The psy­cho­log­i­cal trauma of be­ing forced to live in an apart­ment as a child…

The Irish Mail on Sunday - TV Week - - FOOD & DRINK -

Pe­rus­ing RTÉ’s new au­tumn/win­ter sched­ule the other day, I came across a pro­gramme to be aired at some date in the fu­ture called Apart­ment Kids. We’ve al­ready had a scat­ter­ing of doc­u­men­taries which have aimed to tell the story of life in post- Celtic Tiger Ire­land, and this is an­other.

This pro­gramme will ap­par­ently ex­am­ine a new phe­nom­e­non, that of ‘a gen­er­a­tion of chil­dren grow­ing up in iso­lated, subur­ban apart­ments’. Trapped in neg­a­tive eq­uity, their fam­i­lies ‘have lit­tle choice but to raise their chil­dren in small spa­ces, apart­ments built with­out chil­dren in mind’. Worst of all, ‘the so­ci­o­log­i­cal fall­out im­pacts the chil­dren, their par­ents and the community at large’. Now, all of this may or may not, de­pend­ing on your point of view, sound a bit breath­less.

There are thou­sands of fam­i­lies around the coun­try who are ex­pe­ri­enc­ing con­sid­er­able hard­ship as a re­sult of crip­pling mort­gage re­pay­ments for prop­er­ties they have out­grown or which are far from the ar­eas in which they wish to live. They may well have en­vis­aged that the small apart­ment they bought to get on the prop­erty lad­der would be swapped for a mod­est two- bed within a short cou­ple of years. Many Ir­ish cit­i­zens were also mis­led by a whole range of in­sti­tu­tions, not least the Gov­ern­ment, who had a stake in keep­ing the price of prop­erty spi­ralling up­wards.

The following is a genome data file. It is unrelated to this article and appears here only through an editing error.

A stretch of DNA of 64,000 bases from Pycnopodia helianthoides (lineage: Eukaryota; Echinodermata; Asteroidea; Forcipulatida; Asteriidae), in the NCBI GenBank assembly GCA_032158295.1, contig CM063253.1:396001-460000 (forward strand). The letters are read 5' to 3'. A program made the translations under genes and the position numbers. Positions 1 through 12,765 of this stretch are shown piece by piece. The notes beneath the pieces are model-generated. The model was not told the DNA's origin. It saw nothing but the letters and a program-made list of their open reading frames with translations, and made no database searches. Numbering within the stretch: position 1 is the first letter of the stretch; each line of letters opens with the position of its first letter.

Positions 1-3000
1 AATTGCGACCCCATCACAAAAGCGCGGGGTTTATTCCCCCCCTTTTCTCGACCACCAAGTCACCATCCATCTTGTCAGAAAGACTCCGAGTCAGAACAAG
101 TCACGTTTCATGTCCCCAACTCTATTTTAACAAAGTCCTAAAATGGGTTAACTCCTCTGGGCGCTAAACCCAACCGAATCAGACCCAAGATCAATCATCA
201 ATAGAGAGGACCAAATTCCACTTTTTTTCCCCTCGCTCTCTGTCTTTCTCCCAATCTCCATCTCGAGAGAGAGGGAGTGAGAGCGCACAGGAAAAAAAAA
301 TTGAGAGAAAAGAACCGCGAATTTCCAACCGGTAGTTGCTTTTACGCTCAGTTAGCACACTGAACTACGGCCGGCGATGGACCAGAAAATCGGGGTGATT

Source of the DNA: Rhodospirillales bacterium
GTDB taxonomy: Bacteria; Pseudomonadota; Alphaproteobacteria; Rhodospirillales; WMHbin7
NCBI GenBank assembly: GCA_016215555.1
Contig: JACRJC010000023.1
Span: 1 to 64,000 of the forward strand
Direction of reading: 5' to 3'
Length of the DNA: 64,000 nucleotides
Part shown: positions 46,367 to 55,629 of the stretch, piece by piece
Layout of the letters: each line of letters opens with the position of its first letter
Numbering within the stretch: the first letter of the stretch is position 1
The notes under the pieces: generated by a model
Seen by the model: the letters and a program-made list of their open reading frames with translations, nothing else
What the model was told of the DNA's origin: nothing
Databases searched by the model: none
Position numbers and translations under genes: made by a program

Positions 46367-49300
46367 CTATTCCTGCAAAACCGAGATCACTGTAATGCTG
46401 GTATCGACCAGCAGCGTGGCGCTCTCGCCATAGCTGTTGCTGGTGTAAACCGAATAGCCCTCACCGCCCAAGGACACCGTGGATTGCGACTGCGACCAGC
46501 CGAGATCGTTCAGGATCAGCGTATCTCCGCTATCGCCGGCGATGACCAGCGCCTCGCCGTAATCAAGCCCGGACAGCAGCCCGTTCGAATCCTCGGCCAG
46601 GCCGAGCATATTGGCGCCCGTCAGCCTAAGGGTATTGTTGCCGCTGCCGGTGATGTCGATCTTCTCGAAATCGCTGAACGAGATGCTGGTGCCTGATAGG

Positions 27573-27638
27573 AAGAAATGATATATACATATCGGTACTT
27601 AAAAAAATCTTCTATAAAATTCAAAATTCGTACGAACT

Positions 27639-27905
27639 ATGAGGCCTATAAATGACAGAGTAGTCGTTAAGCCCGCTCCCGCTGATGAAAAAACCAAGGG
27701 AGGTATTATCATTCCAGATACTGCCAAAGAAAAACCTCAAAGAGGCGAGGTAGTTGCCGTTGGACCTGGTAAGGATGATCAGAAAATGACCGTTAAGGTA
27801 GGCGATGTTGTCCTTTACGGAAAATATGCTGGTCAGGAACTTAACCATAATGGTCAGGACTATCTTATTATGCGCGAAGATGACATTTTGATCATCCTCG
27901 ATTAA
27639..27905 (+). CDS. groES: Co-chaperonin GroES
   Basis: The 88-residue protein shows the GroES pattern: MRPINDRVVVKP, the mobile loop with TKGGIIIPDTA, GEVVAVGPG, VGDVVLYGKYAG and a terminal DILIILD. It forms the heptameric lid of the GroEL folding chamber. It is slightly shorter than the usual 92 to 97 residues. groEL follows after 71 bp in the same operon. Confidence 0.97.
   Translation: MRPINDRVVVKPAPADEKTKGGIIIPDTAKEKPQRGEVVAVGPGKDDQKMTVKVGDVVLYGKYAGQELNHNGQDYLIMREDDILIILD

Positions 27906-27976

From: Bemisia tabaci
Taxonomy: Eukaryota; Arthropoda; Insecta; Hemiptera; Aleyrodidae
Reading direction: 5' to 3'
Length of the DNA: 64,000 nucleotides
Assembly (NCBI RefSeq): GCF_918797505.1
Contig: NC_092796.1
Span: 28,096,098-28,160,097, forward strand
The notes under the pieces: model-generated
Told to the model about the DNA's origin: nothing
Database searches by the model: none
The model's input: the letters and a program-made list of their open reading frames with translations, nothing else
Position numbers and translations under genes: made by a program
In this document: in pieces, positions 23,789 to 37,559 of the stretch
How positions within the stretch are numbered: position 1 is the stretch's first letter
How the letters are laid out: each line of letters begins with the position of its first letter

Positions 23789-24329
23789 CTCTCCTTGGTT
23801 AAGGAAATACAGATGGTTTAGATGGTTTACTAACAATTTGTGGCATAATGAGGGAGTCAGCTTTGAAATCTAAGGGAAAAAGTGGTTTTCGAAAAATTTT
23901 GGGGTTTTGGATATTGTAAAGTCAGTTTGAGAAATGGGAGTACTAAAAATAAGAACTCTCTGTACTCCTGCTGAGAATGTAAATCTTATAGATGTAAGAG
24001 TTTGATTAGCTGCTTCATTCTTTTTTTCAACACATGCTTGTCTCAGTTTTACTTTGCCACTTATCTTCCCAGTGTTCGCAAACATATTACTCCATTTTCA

On the other hand, I won­der what some of our neigh­bours in Europe think of all of this. Ital­ians and Spa­niards man­age to get by in small apart­ments with­out any psy­cho­log­i­cal or so­ci­o­log­i­cal dam­age that I can see. They have a strong sense of fam­ily. They so­cialise in restau­rants, cafés or at home. And their towns continue to sup­port bak­ers, gro­cers, butch­ers, fish­mon­gers and cob­blers. Com­pare this with Ire­land, where, in­creas­ingly, the lo­cal shop means Spar or Mace.

Yes, jerry-built boxes were built throughout the land dur­ing the boom, with­out proper reg­u­la­tory prac­tices be­ing en­forced. But I’m not sure the fact of liv­ing in a small apart­ment is the prob­lem in it­self. In fact, it may be that we Ir­ish, for far too long, have de­manded to live in houses as a right, with­out much re­gard for proper ur­ban plan­ning. At this stage, I’ll make a con­fes­sion. I grew up in an apart­ment. With the ex­cep­tion of about five years, I’ve spent my en­tire life liv­ing in them. And I’d con­tend that the ab­sence of a stair­case, a broom cup­board and a back gar­den didn’t have any ma­jor im­pact on me, so­ci­o­log­i­cally speak­ing. But then I’m no so­ci­ol­o­gist.


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